06 January 2007

Man at faregate refutes creationism

Three incidents relating to metro transport illustrate how humans think. Unfortunately, the process sometimes does not yield workable results. Full essay.

4 comments:

YCK said...

That was quite a long way to go to get to your point. Still I am relieved when you got there! Your reasons for the seductiveness of the idea is rather complete in listing the pull factors as far as I could see. But you could have listed the push factors of the percieved alternatives to religious fundamentalism/literalism. It is the idea that the world if irreligious would degenrate into some immoral cesspool. This and other fears are pointed out by Daniel Denett in his books.

The reasoning may be difficult to substantiate. But defending the good name of atheism is Sam Harris in ST Review today. I trust you must have read it.

Someone coined the term brights to describe people who do not subscribe to supernaturalism drawing an analogy with the gays.

There is even a website,
The Brights' Net, and it features essays by prominent people such as Daniel Denett (The Bright Stuff)and Richard Dawkins (Let there be Brights).

I hope more people would have thought about their religious positions. If being more religious and tolerant in Singapore means that American sponsored creationists can actually hold talks in respectable venues such as NUS, we have been there.

mingde said...

Thank you for this interesting perspective on the appeal of creationism.
I'm a fan of Richard Dawkins and is actively concerned about the spread of this pseudoscience in Singapore. I find the fact that fundamental regligious groups could spread this belief under the shroud of "religious tolerant" and "religious harmony" deeply disturbing.

Keemin Ngiam said...

"This humbling thought must surely undermine any tendency to think of purpose-built design as the most powerful process available."

Strictly speaking, no: It may be good evidence that human purpose-built design is not the most powerful process available, but unless you're assuming away the existence of a higher being, you cannot say that it "must surely" undermine any such tendency.

On a related note, I think what is purpose-driven from one angle, may seem iterative from another. I'm thinking of robotic mice in mazes, the sort featured in science competitions that bright secondary school students enter. The students are purpose-driven in their constant "evolution" of their mice, by which I mean the constant modifications they make to the mice’s hardware and software to help it navigate the maze. Do you think the mice (if sentient) perceive the purpose as well, or do you think they believe themselves to be merely undergoing an iterative process of constantly running through the same maze? (Assuming, of course, that they are not aware of the changes they are undergoing. It might help if you assume that the students keep breaking the mice apart and reconstituting them with new parts, i.e. creating a series comprised of Mouse v1.0, Mouse v2.0, and so on, roughly akin to evolutionary stages.) (Of course, there are more advanced programs that make mice truly self-adaptive and able to navigate new mazes independently. But even then, the programs themselves were probably not developed iteratively. Of course, such comparisons are invariably inadequate analogies, since any analogy I make to a seemingly iterative but really purpose-driven process, such as programming mice, will ultimately be an analogy to a human-initiated phenomenon. And as critics may point out, making such an analogy requires me to assume that there is a higher being that perceives purpose in evolution, what is to us a seemingly iterative process.)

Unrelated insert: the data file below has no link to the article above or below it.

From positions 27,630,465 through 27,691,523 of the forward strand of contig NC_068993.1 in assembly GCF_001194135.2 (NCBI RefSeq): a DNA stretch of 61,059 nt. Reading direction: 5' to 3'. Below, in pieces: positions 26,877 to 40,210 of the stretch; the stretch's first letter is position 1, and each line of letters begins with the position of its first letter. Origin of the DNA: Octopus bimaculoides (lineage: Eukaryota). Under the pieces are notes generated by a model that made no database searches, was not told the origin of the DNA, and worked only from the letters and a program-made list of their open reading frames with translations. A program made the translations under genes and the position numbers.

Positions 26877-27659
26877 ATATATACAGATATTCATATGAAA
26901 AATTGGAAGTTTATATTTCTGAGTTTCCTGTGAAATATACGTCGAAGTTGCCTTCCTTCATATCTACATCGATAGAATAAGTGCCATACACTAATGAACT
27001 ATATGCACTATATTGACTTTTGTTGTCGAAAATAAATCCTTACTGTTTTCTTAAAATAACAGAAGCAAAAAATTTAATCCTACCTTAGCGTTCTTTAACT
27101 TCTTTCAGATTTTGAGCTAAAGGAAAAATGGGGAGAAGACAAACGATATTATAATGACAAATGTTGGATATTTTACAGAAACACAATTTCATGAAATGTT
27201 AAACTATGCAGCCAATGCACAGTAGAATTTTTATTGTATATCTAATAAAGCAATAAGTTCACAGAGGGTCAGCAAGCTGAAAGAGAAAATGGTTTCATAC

I do like your observation about social analogies though, because that is a very real cognitive process all of us employ. In philosophical terms, it’s a clear example of knowledge via a posteriori means – through experience (roughly speaking – some philosophers may insist on a more precise definition). I’m not sure anyone ever learns something social completely a priori, i.e. intuitively without experience. Of course, a proposition is not false simply because it is discovered via a posteriori means. Otherwise, I would never be able to exit at Orchard MRT station simply by knowing how to enter at Woodlands MRT!

On another note, you may be interested to read the philosophical literature on the use of the concept of purpose in evolutionary biology. I'm quite rusty on it, but someone pointed out that evolutionary biologists kept on saying things like, "The purpose of the cornea is to...." It doesn't prove creationism at all, but may just be interesting to read and think about. If nothing else, it illustrates how deeply entrenched the language of purpose is in our everyday discourse, even for evolutionary biologists who should know better.

Chris said...

As many tourists here have been in the same position you were in (ie, not knowing to push the button), the Underground has now disconnected all the buttons and all doors open at all stops, except for certain stops with short platforms, where the first or last doors of the train do not open at all. This is announced on the train, but some tourists (I believe they are tourists, anyway) don't listen to the announcement and wait in vain in front of the door. Then when they realise the door actually will not open, they make a mad dash through the carriage to get to the nearest open door. This is most amusing in rush hour, unless you are one of the people whose toes are treaded on.